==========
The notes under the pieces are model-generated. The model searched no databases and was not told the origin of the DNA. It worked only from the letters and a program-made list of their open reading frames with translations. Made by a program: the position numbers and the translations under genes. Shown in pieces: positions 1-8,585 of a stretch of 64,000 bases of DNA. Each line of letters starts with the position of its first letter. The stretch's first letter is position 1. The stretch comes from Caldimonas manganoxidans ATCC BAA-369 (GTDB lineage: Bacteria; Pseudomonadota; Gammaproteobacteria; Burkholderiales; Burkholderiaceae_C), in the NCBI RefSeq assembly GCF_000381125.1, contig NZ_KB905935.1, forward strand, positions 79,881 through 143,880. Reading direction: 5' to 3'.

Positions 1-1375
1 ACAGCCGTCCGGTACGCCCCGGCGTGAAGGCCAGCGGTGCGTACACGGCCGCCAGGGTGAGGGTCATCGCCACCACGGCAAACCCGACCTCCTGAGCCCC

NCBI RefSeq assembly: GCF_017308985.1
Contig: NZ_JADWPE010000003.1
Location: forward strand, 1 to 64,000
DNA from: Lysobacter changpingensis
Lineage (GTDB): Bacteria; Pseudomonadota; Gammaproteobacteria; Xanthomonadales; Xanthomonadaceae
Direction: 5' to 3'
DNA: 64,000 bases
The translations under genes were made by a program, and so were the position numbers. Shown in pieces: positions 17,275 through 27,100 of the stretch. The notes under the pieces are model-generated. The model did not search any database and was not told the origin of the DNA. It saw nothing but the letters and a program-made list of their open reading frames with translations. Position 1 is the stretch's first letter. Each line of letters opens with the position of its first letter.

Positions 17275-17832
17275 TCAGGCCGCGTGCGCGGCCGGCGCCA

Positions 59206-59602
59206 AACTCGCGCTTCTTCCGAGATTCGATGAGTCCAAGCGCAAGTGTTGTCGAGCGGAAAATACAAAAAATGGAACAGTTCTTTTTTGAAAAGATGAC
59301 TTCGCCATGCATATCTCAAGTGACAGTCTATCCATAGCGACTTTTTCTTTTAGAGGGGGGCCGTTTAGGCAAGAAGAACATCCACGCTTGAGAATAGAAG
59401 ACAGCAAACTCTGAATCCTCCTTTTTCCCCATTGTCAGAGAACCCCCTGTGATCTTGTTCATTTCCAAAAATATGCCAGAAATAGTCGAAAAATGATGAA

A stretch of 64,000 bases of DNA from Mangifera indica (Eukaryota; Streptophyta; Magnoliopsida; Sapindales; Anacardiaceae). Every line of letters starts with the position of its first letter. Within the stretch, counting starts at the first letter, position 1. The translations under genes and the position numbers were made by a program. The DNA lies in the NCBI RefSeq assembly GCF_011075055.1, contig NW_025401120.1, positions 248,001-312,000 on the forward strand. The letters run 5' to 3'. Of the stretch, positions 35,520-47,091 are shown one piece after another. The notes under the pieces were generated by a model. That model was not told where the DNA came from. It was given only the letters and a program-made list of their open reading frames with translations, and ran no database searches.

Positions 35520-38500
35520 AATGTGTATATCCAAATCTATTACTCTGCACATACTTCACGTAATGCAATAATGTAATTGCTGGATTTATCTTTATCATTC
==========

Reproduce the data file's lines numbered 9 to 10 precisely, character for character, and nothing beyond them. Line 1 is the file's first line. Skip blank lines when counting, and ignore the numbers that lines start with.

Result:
Direction: 5' to 3'
DNA: 64,000 bases